2. Materials and Methods

2.1. Study Design and Study Population

The present study was approved by the Ethics Committee for Research involving Human Subjects, Universiti Putra Malaysia (JKEUPM) [Reference number: FPSK (FR16) P023]. Power calculation was used to determine the sample size required. Data collection was conducted among Malaysian vegetarians at selected community centres located in Kuala Lumpur and Selangor. Members of the community centres were mainly vegetarians. Prior to data collection, lists of community centres were obtained from its headquarter (HQ). A total of nine community centres were randomly selected from 31 community centres. All members of the selected community centres were invited to participate in the study. A study information sheet explaining the purpose of the study was distributed to the respondents. Respondents were screened for the study criteria, namely adults aged above 18 years old, practising vegetarianism for more than 2 years, not pregnant or lactating, and not taking medications in controlling dyslipidaemia, diabetes, or hypertension. Signed consents were obtained from all respondents who agreed to participate in the study. Respondents who fulfilled the study criteria were then requested to fast overnight for at least 8 h, in preparation for blood withdrawal on the morning of the data collection day. Respondents were asked to complete a set of self-administered questionnaires. Their body weight, height, WC, and BP were measured by the researchers.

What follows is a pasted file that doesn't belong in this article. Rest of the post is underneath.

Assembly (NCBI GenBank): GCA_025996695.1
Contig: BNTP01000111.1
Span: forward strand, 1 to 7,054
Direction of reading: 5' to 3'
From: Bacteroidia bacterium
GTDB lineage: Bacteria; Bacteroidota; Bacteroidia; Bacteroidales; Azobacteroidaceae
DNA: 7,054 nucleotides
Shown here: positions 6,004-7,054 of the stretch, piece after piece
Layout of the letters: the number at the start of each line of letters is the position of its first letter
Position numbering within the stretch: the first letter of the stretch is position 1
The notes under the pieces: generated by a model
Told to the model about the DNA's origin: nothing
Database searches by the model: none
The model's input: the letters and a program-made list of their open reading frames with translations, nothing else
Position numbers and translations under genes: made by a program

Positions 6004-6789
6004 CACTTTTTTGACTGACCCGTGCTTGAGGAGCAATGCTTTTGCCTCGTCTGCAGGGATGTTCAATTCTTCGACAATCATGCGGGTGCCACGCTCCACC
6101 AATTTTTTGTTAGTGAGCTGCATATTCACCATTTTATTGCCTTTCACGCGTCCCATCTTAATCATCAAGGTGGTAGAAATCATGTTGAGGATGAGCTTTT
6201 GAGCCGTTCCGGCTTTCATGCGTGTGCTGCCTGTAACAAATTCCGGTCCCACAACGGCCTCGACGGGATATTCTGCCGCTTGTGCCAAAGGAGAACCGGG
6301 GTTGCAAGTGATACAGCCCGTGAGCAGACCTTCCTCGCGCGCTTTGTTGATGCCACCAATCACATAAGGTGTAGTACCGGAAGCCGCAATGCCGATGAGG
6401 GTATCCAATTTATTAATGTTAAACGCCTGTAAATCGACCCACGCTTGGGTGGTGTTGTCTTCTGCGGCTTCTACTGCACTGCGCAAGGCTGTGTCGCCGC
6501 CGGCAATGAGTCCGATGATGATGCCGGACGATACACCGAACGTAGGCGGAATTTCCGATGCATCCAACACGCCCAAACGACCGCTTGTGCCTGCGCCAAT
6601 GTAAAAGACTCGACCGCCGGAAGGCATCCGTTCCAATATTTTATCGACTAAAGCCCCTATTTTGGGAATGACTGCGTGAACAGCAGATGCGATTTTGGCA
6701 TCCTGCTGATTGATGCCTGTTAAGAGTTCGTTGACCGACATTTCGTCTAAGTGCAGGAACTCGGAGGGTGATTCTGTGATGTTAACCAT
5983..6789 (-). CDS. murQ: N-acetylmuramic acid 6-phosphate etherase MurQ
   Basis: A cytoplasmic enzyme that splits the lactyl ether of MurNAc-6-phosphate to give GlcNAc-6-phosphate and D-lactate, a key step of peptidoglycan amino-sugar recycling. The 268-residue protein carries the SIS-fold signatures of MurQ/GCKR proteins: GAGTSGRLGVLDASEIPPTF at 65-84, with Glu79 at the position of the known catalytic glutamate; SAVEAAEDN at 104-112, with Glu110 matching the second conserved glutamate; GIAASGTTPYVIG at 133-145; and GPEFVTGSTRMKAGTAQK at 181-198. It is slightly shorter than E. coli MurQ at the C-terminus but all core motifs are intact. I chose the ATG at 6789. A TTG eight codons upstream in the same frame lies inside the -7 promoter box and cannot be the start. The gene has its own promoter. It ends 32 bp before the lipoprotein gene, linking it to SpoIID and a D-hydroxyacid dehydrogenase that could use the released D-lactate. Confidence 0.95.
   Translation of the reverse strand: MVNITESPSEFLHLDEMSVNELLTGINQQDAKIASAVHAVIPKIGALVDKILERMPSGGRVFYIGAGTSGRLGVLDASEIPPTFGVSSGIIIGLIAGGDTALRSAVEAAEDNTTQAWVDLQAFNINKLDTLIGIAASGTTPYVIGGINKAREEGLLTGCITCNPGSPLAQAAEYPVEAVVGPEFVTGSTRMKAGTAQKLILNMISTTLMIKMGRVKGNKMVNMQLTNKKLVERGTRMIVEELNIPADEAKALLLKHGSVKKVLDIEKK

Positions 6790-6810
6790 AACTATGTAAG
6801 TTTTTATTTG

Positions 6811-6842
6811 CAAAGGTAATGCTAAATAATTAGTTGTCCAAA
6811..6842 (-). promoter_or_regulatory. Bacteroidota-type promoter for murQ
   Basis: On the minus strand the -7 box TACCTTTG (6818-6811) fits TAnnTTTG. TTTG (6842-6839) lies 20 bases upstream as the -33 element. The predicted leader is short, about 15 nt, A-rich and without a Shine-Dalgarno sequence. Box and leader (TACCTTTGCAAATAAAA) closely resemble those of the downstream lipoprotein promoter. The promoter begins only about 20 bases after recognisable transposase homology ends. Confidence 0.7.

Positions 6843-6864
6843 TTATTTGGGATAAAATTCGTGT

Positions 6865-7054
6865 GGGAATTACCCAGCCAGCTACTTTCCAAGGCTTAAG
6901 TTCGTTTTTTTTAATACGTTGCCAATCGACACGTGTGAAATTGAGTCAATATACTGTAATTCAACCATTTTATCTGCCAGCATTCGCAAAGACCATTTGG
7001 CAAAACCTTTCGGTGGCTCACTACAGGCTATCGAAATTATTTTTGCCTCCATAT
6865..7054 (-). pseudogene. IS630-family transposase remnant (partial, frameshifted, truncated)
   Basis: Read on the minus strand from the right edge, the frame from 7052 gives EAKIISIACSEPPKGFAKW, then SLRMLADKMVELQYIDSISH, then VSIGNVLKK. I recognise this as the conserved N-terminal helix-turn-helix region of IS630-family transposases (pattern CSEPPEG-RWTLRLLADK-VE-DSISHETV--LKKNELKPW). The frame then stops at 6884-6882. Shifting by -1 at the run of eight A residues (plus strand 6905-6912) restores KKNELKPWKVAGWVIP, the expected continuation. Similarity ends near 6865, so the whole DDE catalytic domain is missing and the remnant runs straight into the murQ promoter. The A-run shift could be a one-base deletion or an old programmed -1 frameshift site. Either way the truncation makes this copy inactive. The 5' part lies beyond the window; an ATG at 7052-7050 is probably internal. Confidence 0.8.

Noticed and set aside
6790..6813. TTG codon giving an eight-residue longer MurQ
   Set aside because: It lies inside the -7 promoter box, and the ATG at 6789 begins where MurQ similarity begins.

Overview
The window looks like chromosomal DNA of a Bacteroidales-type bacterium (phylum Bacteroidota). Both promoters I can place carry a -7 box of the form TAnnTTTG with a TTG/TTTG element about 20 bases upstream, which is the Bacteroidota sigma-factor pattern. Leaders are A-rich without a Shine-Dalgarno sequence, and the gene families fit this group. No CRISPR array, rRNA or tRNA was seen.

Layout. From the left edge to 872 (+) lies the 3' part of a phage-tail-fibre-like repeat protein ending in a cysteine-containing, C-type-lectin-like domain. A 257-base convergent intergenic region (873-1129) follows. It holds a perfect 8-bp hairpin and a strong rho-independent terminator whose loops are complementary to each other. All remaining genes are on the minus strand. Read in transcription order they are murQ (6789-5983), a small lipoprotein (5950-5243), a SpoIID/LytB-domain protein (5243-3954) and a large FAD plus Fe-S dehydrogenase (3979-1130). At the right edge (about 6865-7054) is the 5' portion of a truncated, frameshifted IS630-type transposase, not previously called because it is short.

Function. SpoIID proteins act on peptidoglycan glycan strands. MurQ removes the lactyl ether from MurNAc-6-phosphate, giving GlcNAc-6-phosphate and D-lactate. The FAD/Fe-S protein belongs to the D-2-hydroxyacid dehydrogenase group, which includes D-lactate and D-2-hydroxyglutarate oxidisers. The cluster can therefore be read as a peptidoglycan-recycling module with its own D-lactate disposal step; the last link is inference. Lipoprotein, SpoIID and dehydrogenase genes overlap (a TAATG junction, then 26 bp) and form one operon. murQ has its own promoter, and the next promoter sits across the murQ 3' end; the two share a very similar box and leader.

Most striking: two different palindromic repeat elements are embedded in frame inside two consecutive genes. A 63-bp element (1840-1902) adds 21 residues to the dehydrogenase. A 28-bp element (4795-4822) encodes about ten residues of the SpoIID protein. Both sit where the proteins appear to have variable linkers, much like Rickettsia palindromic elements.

2.2. Socio-Demographic Characteristics

In this section, socio-demographic characteristics such as sex, age, marital status, monthly household income, and education level were self-reported by the respondents. Total household income (in Ringgit Malaysia, RM 1.00 = US Dollar 0.26) was categorised into low (<RM 2300 or USD 598), medium (RM 2300–5599 or USD 598–1456) and high (≥RM 5600 or USD 1457) based on the Malaysian total household income stated in the 10th Malaysia Plan [20].

2.3. Vegetarianism Practices

Respondents were asked to indicate their current vegetarianism practice: (i) vegans who only consume plant-based foods and no meat, fish, poultry, dairy products, and eggs; (ii) lacto-vegetarians who consume dairy products but no eggs, fish, meat, and poultry; (iii) ovo-vegetarians who consume eggs but no dairy products, fish, meat, and poultry; and (iv) lacto-ovo-vegetarians who consume dairy products and eggs, but no fish, meat, and poultry [21]. Respondents self-reported the number of years they have been practising vegetarianism. In addition, they were asked about the reasons for adopting vegetarianism.

2.4. Lifestyle Behaviours